Tendai Mugabe Senior Reporter
The third session of the Zimbabwe-South Africa Bi-National Commission opened in Harare yesterday with a meeting of senior officials which called for vigorous implementation of bilateral agreements between the two countries.
Foreign Affairs and International Trade Secretary Ambassador James Manzou and South African Director-General of the Department of International Relations and Cooperation Mr Kgabo Mahoai officially opened the meeting.
So far 45 agreements and memoranda had been signed between the two sister republics but no significant progress had been registered on the implementation side.
More agreements are expected during this third session with the two countries emphasising on a programme of action to implement the agreements.
“In his opening remarks, Ambassador Manzou said: “The success of our cooperation will not be measured by the number of agreements we sign or the number of decisions that we take. It will be measured by the action and the concrete results that can be attributed to it. This means the implementation of those agreements and decisions.
“I therefore appeal to all of us today to henceforth make implementation and more implementation the motto of our Bi-National Commission.”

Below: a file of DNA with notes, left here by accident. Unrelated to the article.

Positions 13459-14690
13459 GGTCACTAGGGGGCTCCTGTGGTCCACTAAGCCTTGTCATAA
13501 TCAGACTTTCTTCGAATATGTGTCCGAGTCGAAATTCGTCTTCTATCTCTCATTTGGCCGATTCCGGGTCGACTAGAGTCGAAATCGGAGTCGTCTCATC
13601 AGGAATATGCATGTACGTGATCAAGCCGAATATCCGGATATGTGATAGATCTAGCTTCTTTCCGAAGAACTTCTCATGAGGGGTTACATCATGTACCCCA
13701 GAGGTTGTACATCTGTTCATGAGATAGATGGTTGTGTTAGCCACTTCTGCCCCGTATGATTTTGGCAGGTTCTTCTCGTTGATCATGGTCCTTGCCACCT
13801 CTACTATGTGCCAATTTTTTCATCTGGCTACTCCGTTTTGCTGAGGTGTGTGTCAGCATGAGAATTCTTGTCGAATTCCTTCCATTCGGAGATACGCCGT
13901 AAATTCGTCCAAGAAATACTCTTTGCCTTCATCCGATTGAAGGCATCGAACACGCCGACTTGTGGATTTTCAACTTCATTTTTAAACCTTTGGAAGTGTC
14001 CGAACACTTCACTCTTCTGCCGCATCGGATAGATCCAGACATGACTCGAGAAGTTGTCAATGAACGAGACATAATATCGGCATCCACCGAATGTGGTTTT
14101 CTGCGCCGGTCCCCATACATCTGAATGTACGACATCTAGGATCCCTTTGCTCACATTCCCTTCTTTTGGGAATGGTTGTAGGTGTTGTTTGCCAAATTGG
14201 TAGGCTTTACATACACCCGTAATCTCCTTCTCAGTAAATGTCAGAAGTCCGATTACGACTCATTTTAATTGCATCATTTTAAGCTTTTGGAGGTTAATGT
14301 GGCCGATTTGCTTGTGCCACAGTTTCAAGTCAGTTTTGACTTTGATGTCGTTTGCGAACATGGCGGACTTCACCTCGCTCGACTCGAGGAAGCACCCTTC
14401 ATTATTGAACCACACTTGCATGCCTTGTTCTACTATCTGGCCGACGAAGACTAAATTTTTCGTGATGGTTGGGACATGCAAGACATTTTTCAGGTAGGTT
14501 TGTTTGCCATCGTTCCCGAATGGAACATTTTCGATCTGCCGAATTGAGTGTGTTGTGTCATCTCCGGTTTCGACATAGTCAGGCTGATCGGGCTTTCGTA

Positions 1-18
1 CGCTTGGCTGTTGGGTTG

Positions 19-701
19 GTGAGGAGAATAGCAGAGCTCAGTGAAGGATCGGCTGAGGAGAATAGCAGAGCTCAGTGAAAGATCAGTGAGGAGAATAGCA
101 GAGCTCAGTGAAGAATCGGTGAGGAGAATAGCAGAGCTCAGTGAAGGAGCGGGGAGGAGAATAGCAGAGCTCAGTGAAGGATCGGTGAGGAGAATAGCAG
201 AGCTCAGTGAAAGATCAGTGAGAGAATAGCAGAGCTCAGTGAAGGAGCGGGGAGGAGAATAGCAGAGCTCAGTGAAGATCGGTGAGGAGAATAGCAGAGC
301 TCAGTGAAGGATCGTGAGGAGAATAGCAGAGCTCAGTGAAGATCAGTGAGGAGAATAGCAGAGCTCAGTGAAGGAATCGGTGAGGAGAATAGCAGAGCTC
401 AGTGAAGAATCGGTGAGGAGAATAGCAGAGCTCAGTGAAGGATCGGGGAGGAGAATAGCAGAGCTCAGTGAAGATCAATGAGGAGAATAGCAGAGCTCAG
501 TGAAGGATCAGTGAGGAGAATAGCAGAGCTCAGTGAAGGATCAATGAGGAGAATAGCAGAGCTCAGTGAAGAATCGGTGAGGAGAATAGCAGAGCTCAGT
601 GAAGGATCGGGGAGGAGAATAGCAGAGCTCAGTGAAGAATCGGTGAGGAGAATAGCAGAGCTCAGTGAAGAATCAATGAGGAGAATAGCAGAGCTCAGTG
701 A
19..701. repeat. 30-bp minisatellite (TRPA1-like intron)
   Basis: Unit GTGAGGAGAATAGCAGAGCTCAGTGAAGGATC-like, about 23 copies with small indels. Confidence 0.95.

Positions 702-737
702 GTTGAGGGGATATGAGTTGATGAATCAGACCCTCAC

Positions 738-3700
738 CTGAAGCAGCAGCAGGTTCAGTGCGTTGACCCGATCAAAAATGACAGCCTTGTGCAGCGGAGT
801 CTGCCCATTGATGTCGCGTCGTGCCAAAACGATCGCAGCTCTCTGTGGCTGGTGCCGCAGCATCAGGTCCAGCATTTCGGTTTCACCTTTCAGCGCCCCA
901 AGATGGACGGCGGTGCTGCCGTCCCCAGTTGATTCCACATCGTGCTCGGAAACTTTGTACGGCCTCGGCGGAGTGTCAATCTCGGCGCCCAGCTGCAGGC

Ambassador Manzou said the 45 memoranda and agreements between Harare and Pretoria were a catalyst for joint projects between the two countries.
He said the two countries shared similar economic challenges hence the need for closer cooperation to transform their economies based on accelerated industrial development.
“At the second session, motivated by a desire to give an impetus to the implementation of the agreed projects, we agreed on a implementation matrix as a useful tool for monitoring and tracking progress of lack of progress in the implementation of decisions,” said Ambassador Manzou.
“We have so far not fully operationalised the implementation matrix. I call on both our countries to operationalise this matrix as from the closure of this session next week.”
He hailed the sound relationship in the tourism sectors of the two countries through the Joint Tourism Technical Committee adding that the security services of the two countries had also forged an exemplary relationship.
In his remarks, Mr Mahoai said: “It is our firm belief that our bilateral partnership within the framework of the Bi-National Commission will bring tangible mutual benefits to our respective countries as we address our developmental challenges. We will be assessed in terms of our action, not in terms of what we say. Our relationship with Zimbabwe covers a wide range of scope of fields. This senior officials’ meeting will be the first in which we will focus on ensuring that whatever we say here, whatever we write in our papers should mean business and should mean that which we will be measured and that which can be proud about. We are under pressure to deliver on the decisions and targets we have set for ourselves.”
Yesterday’s meeting, which is also continuing today, is a build up to the ministers’ meeting set for Monday and the subsequent official opening of the Bi-National Commission by President Mnangagwa and his South African counterpart, Cyril Ramaphosa, on Tuesday.